whatever it finds written there,--except to supply such pages with brains and heart.
Now, you wanted that writer in his own pulpit, ten years ago, to do from the height of a revered, trusted, loved pulpit that which “like a thunder-storm against the breeze,” men of no repute and of few opportunities, and in small audiences have been doing for ten years. To be sure, his idea that agitation was needless is like the clown in the old classic play two thousand years ago, who, seeing a man bring down with an arrow an eagle floating in the blue ether above, said, “You need not have wasted that arrow, the fall would have killed him.”
And we shall certainly succeed.
Here we are outvoted; here we are fanatics; and here we are persecuted.
But persecution is only want of faith.
When a man does not believe what he says he does, he persecutes the man who contradicts him; when he does believe it, he sits quiet.
But all the great thinkers, all the broad minds of Europe
, are on our side.
Just now two names occur to me, Stuart Mill and Herbert Spencer
,--perhaps two of the largest brains in Europe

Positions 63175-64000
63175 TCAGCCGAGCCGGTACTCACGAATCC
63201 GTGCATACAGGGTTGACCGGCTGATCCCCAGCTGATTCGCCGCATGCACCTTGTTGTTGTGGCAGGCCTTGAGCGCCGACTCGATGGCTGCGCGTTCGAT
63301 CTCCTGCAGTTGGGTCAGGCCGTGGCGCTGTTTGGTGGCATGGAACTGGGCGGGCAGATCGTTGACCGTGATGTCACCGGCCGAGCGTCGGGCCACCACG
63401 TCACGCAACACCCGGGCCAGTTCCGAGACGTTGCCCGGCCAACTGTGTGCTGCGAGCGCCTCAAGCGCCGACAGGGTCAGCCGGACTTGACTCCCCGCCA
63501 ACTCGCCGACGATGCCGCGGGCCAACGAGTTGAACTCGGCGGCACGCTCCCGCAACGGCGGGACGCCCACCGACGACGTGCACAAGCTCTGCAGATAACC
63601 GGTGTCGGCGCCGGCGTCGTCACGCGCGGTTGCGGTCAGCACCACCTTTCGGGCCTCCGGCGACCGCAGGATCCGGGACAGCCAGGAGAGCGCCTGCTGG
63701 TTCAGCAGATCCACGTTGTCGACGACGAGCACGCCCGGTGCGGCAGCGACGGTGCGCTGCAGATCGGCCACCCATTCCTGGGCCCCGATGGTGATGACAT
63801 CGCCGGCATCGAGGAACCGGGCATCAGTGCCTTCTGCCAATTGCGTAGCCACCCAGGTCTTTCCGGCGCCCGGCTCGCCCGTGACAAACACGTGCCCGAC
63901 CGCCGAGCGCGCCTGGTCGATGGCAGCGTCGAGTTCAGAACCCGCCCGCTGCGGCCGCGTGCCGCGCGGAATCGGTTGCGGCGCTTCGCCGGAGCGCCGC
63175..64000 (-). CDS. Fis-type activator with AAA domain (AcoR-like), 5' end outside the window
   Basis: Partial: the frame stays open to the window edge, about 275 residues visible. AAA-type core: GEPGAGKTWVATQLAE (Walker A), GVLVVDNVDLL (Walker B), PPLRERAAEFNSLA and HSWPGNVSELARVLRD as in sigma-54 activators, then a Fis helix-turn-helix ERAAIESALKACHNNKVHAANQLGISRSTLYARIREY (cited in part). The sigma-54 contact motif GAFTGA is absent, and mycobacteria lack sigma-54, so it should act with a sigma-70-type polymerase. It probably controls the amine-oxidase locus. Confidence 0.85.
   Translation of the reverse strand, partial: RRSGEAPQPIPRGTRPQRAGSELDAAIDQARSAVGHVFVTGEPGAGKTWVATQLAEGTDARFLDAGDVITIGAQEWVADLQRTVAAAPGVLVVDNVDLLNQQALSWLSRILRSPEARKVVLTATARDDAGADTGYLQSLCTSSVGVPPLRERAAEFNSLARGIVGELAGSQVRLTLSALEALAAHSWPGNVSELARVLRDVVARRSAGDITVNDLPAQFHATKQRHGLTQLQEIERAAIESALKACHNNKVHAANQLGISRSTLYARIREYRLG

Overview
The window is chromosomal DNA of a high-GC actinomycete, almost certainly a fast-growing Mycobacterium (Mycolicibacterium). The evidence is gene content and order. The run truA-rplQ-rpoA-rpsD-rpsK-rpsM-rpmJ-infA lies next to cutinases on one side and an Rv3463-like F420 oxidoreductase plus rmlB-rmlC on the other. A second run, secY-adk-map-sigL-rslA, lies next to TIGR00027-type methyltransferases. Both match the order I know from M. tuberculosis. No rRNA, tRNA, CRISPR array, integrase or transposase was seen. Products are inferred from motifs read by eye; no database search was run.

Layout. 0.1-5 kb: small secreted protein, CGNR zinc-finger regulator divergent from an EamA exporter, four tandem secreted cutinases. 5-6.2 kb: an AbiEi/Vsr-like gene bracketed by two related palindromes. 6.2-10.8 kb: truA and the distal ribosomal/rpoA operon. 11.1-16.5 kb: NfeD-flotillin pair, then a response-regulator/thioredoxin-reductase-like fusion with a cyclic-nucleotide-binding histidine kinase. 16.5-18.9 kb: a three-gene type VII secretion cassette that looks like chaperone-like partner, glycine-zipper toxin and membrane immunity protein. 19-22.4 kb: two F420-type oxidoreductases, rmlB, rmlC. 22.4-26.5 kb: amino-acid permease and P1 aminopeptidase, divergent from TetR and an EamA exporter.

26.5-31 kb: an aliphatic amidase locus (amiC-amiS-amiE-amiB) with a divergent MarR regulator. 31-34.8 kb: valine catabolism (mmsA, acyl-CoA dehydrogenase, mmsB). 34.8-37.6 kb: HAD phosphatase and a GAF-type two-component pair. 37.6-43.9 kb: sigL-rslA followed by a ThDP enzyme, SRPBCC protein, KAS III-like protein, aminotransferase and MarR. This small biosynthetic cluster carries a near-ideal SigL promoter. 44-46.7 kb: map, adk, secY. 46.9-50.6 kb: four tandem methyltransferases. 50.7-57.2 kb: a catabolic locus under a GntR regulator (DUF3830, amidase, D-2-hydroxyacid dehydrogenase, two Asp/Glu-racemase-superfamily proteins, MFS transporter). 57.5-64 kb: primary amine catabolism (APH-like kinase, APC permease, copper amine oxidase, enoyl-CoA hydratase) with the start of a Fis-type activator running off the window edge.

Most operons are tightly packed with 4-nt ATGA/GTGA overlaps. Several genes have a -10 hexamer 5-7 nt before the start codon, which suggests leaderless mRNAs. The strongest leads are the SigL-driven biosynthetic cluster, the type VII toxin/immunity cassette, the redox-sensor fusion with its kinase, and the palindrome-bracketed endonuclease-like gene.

, two of the profoundest thinkers, and yet from their works I could cull sentence after sentence that would indorse every sentiment you would hear in a twelve-month from this pulpit, organized as I have sketched it. The thinkers and the doers, the men that stand close to the popular heart, and the men sitting still and calm in the Academy, agree.
The upper and the nether mill-stone have said, “Let it come to pass!”
and we shall grind up conservatism between us. The craving of the popular mind for truth, the opening in America
for a wider intellectual and moral battle, taking into its bosom the seed which the Master
who bestows thought is ready to plant,--between us two, we shall make in this very